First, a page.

Golf is a wonderful sport. Particularly so because it always was a gentlemen’s game, built around civil values such as sportsmanship, integrity, perseverance, fellowship, respect and fair play.
My personal golf hero is Jack Nicholas. His achievements as a professional golfer are unequaled. His records are of historic proportions. But most of all, from my perspective, Jack is a real gentleman. A class act.
I have been privileged to visit Jack a couple of times. He has always been gracious and hospitable. We have chatted on the phone as well. On one such occasion, Jack shared a personal opinion that has stuck in my memory for many years.
He told me that he likes people. In fact, he said, he could think of only one person he had ever met that he didn’t like. That conversation came back to me as I watched the Fox News Presidential debate the other night.
It was obvious from the git go that front runner Donald Trump was going to be the center of attention. The Donald and Doctor Ben Carson were the only two men on stage who had never held public office. Trump stood out for another reason: he is blunt, outspoken, unapologetic, and forceful in describing his frustrations with and criticisms of the government of the United States. All of it. Both parties. All politicians.
His solution to all the problems in America; financial, political, social, economic; the entire panoply of challenges facing the nation is simple. “Put me in charge,” says he without hesitation. “I can fix everything.”
Are the Chinese, the Japanese, the Mexicans getting the better of us in the world’s markets? Trump can fix it. How? He will negotiate with them. He always wins negotiations. He always gets his way. He is, after all, THE DONALD.
His notion of the power of the Presidency has little resemblance to the office of the Chief Executive envisioned by the Founders and written in our national constitution. As Trump sees it, a President can do whatever he wants to do. Just like he does with his money. Some pundits, searching for an explanation for Trump’s success in the opinion polls, have opined that he strikes a chord of popular frustration with big government, that he articulates the almost universal dissatisfaction of the American people with our post-constitutional oligarchy.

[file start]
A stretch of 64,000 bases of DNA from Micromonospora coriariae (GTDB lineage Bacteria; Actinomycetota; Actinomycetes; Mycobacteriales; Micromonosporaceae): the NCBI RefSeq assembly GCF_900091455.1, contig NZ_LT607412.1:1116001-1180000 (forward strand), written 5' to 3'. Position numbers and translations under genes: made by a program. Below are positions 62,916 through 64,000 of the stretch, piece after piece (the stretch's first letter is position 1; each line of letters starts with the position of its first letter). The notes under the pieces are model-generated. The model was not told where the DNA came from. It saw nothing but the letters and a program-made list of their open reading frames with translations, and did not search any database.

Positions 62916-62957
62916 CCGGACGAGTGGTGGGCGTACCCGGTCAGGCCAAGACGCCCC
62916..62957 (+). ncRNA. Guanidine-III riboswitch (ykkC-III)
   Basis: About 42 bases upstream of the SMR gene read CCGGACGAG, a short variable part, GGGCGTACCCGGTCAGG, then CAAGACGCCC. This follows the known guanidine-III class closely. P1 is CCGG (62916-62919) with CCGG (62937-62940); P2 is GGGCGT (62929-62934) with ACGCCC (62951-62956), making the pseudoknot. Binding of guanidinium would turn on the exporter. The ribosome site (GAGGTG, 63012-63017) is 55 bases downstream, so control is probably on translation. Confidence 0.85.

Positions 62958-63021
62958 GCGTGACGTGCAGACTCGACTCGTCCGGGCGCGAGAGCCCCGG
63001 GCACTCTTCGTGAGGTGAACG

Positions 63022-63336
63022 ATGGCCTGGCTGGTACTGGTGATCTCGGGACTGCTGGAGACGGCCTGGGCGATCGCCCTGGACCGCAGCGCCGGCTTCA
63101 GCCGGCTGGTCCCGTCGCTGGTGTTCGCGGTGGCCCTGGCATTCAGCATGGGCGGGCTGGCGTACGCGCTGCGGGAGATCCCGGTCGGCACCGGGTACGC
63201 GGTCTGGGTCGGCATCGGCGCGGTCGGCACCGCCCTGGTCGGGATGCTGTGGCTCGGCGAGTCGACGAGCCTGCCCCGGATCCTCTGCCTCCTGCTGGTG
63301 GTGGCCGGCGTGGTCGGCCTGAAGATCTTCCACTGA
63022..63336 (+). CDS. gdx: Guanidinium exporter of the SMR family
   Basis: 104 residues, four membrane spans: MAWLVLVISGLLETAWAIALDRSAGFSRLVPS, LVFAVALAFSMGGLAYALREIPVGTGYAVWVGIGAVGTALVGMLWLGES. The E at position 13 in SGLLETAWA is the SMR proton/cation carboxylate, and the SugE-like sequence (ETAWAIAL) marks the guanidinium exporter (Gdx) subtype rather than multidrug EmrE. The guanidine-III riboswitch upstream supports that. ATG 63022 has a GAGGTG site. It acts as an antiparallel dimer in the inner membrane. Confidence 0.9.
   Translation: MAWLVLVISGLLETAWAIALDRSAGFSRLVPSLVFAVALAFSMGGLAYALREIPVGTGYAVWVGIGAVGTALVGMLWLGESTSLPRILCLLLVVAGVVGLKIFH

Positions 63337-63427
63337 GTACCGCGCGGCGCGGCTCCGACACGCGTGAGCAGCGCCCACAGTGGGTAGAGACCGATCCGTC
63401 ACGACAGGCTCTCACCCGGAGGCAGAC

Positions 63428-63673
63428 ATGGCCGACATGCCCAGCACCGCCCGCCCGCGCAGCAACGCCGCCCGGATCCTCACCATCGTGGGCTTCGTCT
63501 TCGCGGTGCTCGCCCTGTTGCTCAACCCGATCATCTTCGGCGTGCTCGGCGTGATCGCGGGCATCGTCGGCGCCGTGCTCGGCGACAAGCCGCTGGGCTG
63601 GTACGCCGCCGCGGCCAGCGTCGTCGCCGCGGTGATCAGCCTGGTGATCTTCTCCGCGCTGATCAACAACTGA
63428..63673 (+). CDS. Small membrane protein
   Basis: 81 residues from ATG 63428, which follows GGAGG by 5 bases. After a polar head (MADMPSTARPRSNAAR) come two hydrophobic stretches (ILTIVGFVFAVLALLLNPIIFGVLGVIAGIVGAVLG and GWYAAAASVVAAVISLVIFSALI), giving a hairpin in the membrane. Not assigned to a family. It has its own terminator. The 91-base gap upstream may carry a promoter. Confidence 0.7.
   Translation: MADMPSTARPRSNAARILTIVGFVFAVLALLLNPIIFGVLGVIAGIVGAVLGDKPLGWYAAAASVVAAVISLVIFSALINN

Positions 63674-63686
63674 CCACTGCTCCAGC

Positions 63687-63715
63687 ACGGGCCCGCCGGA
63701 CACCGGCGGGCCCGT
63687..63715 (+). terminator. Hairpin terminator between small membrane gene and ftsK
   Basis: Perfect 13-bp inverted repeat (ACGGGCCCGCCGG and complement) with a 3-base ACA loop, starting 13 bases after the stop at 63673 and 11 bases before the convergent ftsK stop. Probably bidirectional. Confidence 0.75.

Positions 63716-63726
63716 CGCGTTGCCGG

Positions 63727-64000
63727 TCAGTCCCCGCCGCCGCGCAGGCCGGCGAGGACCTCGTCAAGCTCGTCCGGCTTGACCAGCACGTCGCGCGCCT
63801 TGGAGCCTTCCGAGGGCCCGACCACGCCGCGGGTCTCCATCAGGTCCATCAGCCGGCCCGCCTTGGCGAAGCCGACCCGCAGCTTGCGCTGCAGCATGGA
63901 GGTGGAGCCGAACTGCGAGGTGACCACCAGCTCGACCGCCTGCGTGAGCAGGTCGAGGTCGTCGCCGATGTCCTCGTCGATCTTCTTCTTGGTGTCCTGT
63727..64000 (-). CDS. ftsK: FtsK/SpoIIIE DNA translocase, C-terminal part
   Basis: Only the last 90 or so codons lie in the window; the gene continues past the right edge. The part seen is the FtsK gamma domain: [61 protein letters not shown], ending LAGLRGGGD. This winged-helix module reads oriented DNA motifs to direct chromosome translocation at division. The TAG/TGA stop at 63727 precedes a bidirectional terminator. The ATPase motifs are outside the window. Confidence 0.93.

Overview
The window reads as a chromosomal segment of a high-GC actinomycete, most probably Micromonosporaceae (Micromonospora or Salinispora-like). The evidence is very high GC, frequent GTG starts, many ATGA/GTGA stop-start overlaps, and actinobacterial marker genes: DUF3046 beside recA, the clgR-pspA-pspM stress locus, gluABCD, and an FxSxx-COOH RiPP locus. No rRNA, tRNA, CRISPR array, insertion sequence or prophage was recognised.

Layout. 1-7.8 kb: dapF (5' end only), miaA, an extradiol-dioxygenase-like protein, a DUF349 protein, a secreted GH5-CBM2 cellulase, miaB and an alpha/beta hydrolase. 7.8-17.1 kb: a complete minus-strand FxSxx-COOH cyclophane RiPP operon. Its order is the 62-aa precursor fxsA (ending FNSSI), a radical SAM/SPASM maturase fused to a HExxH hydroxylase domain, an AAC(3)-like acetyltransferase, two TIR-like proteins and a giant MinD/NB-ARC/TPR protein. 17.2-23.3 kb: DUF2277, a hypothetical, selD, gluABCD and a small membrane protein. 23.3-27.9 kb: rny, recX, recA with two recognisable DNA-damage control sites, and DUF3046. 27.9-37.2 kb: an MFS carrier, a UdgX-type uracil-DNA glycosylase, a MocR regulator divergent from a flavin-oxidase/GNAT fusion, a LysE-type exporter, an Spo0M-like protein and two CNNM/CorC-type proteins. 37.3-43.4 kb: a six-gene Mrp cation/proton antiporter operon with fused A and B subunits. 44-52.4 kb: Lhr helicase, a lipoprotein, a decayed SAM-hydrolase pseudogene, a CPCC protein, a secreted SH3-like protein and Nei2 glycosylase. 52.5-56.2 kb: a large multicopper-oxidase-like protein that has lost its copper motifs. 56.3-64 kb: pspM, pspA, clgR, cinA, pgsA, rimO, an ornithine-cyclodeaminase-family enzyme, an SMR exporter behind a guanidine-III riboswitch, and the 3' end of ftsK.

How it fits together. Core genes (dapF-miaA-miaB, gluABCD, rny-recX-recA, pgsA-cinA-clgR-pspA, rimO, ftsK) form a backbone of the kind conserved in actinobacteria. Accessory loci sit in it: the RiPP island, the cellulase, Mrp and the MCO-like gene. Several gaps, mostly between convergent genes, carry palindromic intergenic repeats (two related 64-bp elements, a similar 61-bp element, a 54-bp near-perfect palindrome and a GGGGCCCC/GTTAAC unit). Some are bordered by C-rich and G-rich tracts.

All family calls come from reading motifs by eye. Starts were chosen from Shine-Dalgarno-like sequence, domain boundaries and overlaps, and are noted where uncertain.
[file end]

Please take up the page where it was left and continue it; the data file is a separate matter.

Perhaps that is true. But there is something else. Trump is the poster boy for the Howard Beale syndrome. Here’s what Beale, the fictional, demented, TV newscaster, famously said in the 1976 film “Network:”
I don't have to tell you things are bad. Everybody knows things are bad. It's a depression. Everybody's out of work or scared of losing their job. The dollar buys a nickel's worth, banks are going bust, shopkeepers keep a gun under the counter. Punks are running wild in the street and there's nobody anywhere who seems to know what to do, and there's no end to it. We know the air is unfit to breathe and our food is unfit to eat, and we sit watching our TV's while some local newscaster tells us that today we had fifteen homicides and sixty-three violent crimes, as if that's the way it's supposed to be. We know things are bad - worse than bad. They're crazy. It's like everything everywhere is going crazy, so we don't go out anymore. We sit in the house, and slowly the world we are living in is getting smaller, and all we say is, 'Please, at least leave us alone in our living rooms. Let me have my toaster and my TV and my steel-belted radials and I won't say anything. Just leave us alone.' Well, I'm not gonna leave you alone. I want you to get mad! I don't want you to protest. I don't want you to riot - I don't want you to write to your congressman because I wouldn't know what to tell you to write. I don't know what to do about the depression and the inflation and the Russians and the crime in the street. All I know is that first you've got to get mad. You've got to say, 'I'm a HUMAN BEING, God damn it! My life has VALUE!' So I want you to get up now. I want all of you to get up out of your chairs. I want you to get up right now and go to the window. Open it, and stick your head out, and yell, 'I'M AS MAD AS HELL, AND I'M NOT GOING TO TAKE THIS ANYMORE!'
Getting people mad as hell is an age old political strategy. Hitler did it in Mein Kampf. American politics have always been combative. Election to public office is all about deciding who gets to impose decisions on people at the point of a gun. It is serious business.
We will all be losers, as will our children and grandchildren, if we allow our political process to descend from discussion, to debate, to argument, to quarreling, to name calling and inveighing against anyone who disagrees. There is enough honest disagreement in America. We don’t need to get Trumped up.